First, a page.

George Washington, the first US President and successful farmer divided his crops into “crops grown to eat and sell” and “crops grown to replenish the soil”. Cover crops are important members of his second category. In most instances, they are not used for food, feed or industrial purposes. Instead, cover crops remain in the field where they grew. They bridge the gap from the harvest of a grain crop to planting of the next crop.

In the most literal definition, cover crops are crops that are grown to cover and protect the soil surface from the destructive actions of rain and wind. Plant leaves and other parts intercept falling raindrops and dissipate their energy. Because the essential first step of water-caused soil erosion is dislodging of soil particles by raindrops, cover crops greatly reduce soil erosion by nearly eliminating this first step. Cover crops also reduce wind-caused soil erosion, primarily through a reduction of wind speed near the soil surface. This reduces the capability of wind to dislodge and transport soil.

If reducing soil erosion was the only benefit from cover crops, they would have a major impact on agriculture productivity. But they have additional positive effects on crop and soil health. Like all plants, cover crops plants produce roots. As roots grow through the soil they provide channels for water percolation. Carbon-containing compounds from roots serve as food sources for beneficial microbes. As roots die and decompose, they add to soil organic matter.

Cover crop plant material is usually left in the field, so carbon fixed from carbon dioxide in the air and stored in plant tissues adds to soil organic matter. Their roots absorb mineral nutrients, often from deep in the soil profile, that are used in stems, leaves and reproductive structures. As plants decompose these mineral nutrients are released unto the soil surface. In this way, cover crops act as reservoirs for mineral nutrients protecting them from the action of leaching. Some cover crops are members of the legume family and capable of fixing nitrogen from the air. Cover crops suppress growth of some weeds – especially those that are winter annuals. Because cover crops reduce erosion and sequester mineral nutrients they improve water quality. As they add organic matter to soil they improve aspects of soil health including soil structure, biotic activity, and improved water holding capacity.

The abiltiy of a cover crop plant to survive winter temperatures has important implications on the amount of spring biomass that may be produced, spring soil coverage, and if spring termination is required before a grain crop is planted. The United States Department of Agriculture (USDA) has developed a Plant Hardiness Zone Map. Zones are based on normal extreme minimum temperatures. Originally developed to help gardeners and landscapers select adapted plants, the hardiness zones are useful for predicting whether or not a cover crop will survie winter in a particular geographical area. This information is advisory and general becasue winter weather varies among years and varieties within a cover crop species may differ for winter hardiness. Although not always true, plants adapted to more northern zones will likely resume growth earler in spring than plants adapted to more southern zones. Early spring growth may be related to the amout of biomass production before spring termination.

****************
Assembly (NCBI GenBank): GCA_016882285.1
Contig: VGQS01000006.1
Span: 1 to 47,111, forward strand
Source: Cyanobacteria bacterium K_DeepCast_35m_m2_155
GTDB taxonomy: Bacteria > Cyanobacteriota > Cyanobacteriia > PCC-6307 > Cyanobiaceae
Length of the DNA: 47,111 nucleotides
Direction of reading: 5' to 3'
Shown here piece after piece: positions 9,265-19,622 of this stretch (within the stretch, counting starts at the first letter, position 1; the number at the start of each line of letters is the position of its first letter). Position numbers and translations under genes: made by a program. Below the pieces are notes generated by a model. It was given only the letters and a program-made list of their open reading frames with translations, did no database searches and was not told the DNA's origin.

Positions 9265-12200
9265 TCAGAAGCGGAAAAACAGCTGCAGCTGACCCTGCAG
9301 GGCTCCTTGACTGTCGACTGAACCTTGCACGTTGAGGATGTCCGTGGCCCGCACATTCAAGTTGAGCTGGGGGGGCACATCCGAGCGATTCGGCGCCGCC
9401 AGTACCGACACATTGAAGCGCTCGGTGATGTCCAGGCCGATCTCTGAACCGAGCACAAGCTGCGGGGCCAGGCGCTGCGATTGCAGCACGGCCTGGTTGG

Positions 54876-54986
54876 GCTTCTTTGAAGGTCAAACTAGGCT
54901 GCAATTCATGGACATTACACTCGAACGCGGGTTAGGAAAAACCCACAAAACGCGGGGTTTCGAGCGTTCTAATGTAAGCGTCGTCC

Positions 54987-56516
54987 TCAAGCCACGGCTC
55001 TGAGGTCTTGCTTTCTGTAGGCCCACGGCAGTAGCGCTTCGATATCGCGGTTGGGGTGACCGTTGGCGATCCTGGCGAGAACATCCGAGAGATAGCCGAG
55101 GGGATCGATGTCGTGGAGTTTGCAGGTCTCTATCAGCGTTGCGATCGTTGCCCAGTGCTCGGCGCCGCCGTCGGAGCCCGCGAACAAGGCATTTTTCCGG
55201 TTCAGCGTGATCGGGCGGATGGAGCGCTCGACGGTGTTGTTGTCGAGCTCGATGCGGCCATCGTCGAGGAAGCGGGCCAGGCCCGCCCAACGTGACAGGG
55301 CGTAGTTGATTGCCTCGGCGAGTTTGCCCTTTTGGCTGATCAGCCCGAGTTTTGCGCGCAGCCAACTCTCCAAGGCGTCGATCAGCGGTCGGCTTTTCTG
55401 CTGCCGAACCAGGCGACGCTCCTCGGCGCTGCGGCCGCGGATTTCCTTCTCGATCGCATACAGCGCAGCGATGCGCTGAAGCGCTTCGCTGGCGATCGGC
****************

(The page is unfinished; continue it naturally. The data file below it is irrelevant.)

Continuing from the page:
Categories of cover crops with examples:

Plants that are members of Brassica family

Most members of the Brassica family (Brassicaceae) produce large leaves that cover the soil surface and deep taproots. Winter survival of family members ranges from excellent to minimal. Spring soil coverage depends on winter survival, but fall coverage is excellent. Plant parts contain glucosinolate that degrades into sulfur containing compounds. These thiocyanates may have pathogen control properties including nematodes.

Rapeseed/Canola is Brassica napus. The word "rape" comes from a Latin word meaning turnip. Flowers are bright yellow with four petals arranged as a cross. Small seeds (160,000 seeds per pound) are produced in pod-like fruits called siliques. Rapeseed will usually overwinter in Missouri and into USDA zone 4. It produces excellent ground cover with large leaves in both fall and spring.

Canola is a special type of rapeseed developed to reduce the amount of erucic acid in the oil and glucosinolate in the protein meal. Canola could be used as a cover crop, but the grain is too valuable not to harvest. Seed the MU Biofuels Garden for more information about canola

Radish (forage or oilseed radish) is Raphanus sativus. Taproots may reach 6 feet deep and the upper 10 inches may expand to 2 inches in diameter. Although radish usually does not overwinter in Missouri, leaves are large and produce extensive soil coverage in fall and early winter. Radish may not be hardy north of USDA zone 9